UCLA Health Experts Advisory - Focus on Winter Olympics 2018
Article ID: 688579
Released: 26-Jan-2018 7:05 PM EST
Source Newsroom: University of California, Los Angeles (UCLA), Health Sciences
Testing for banned substances
Brian Ahrens is director of the UCLA Olympic Analytical Laboratory, the largest World Anti-Doping Agency–accredited sports drug–testing facility in the world. He oversees more than 30 scientists who analyze some 35,000 specimens per year for traces of banned substances intended to give athletes an unfair competitive edge. Founded in 1982 to test athletes competing in the 1984 Olympic Games, the UCLA facility was the first U.S. laboratory accredited by the International Olympic Committee.
Coping with sports injuries
A specialist in adolescent and adult sports medicine, Dr. Joshua Goldman holds medical credentials in sports medicine, family medicine and orthopaedics. He can address numerous topics, including training, performance and athletic injuries. Goldman has served as team physician for the U.S. Olympic Training Center in Colorado Springs, and is a team physician for the UCLA men's soccer and women’s softball teams.
Focusing on female athletes
Female athletes are more susceptible to certain types of injuries and conditions than their male counterparts. Dr. Aurelia Nattiv, an expert in women’s sports medicine and director of the UCLA Osteoporosis Center, studies conditions affecting the female athlete, including eating disorders and osteoporosis-related stress fractures. She has extensive experience treating elite athletes as a team physician for the UCLA Department of Intercollegiate Athletics for more than 20 years, and serving as a consultant to the U.S. Olympic Committee.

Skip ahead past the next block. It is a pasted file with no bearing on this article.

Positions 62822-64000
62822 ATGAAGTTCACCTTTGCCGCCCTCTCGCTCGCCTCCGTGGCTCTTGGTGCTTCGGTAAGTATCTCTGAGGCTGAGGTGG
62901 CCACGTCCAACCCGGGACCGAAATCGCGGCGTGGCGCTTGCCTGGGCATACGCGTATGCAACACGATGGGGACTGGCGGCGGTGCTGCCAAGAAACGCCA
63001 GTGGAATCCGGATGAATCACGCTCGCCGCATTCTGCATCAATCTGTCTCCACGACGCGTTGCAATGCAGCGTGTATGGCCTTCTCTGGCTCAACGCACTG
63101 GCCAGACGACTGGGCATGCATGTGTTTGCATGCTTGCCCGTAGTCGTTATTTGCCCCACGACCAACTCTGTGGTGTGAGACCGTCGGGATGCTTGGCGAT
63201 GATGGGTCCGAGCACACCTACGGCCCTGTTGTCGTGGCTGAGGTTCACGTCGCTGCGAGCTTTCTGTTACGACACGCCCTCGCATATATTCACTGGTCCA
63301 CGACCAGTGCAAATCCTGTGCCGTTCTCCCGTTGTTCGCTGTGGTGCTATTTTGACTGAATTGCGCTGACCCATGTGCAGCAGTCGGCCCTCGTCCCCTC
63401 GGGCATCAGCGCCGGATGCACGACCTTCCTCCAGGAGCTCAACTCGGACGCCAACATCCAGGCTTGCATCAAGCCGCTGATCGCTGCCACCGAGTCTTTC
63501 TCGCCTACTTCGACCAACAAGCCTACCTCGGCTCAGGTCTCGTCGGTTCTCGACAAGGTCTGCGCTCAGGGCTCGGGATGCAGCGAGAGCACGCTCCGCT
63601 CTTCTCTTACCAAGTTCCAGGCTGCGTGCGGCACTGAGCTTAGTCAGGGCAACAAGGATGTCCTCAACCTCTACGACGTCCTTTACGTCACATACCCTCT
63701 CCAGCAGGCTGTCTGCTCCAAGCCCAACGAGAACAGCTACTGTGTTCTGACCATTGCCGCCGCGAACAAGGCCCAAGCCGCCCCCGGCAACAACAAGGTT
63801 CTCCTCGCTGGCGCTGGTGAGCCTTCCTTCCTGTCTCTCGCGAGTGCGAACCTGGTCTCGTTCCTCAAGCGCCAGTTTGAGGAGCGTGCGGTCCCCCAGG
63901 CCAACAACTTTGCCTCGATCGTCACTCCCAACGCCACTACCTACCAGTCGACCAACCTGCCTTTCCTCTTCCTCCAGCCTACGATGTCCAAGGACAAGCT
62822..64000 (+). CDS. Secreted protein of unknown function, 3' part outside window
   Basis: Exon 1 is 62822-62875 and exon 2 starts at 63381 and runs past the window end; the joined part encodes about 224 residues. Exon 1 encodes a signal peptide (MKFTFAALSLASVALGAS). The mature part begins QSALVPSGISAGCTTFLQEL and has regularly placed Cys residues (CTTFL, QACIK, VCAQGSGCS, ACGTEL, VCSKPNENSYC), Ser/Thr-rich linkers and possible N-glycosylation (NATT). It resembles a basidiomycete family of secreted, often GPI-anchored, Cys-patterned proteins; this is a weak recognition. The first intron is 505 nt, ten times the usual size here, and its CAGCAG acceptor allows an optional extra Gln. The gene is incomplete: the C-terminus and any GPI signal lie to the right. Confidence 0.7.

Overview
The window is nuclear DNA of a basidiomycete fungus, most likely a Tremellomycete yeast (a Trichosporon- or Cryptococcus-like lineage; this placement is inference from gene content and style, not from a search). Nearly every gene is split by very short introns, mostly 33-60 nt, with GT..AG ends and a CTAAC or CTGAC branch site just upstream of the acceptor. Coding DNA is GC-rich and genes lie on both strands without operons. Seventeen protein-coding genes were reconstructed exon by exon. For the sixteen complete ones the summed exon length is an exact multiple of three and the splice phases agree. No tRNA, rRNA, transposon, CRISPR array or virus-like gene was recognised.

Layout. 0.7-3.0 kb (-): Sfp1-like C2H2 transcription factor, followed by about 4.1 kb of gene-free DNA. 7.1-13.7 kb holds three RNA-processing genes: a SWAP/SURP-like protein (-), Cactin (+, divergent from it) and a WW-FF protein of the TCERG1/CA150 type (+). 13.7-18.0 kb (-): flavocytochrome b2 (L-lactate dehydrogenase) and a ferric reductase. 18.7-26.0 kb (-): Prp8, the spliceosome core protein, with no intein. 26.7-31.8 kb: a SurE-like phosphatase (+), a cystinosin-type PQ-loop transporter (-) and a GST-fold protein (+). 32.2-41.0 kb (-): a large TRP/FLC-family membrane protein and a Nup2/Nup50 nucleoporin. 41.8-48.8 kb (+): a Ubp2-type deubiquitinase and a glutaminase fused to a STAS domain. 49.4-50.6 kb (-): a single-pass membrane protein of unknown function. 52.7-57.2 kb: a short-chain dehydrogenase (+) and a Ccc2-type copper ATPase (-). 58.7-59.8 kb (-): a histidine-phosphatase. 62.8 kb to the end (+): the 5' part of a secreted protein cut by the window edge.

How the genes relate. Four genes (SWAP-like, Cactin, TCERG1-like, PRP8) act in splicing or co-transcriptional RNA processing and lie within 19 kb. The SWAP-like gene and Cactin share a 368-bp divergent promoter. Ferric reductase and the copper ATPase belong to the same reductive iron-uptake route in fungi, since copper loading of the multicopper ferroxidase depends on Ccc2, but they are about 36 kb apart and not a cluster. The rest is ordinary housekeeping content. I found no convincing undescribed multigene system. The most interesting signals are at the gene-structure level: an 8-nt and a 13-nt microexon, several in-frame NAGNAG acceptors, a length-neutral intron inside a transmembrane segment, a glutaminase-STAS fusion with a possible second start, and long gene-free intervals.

High-speed sports and injuries
Skiers, snowboarders and skaters – and let’s not forget hockey players -- can sustain serious musculoskeletal injuries when they fall at ultra-fast speeds. Dr. Kristofer Jones is a UCLA orthopaedic surgeon who specializes in treating sports-related injuries of the knee, hip and shoulder, and, as a former intercollegiate athlete, understands the demands and concerns faced by Olympic-level athletes in all sports. Currently, he is a team physician for UCLA Athletics and an assistant team physician for the Los Angeles Lakers.
Protecting the brain from injury
Brain injuries can occur in almost any sport. Dr. Meeryo Choe, associate director of the UCLA Steve Tisch BrainSPORT Program, has combined her personal interest in sports with her professional interest in the developing brain. Her clinical and research interests include post-traumatic headache/migraine, gender differences in outcome after concussion, and disorder of the autonomic nervous system. She is an advisor for the Women’s World Boxing Council and an expert on brain injuries related to equestrian, swimming and diving events.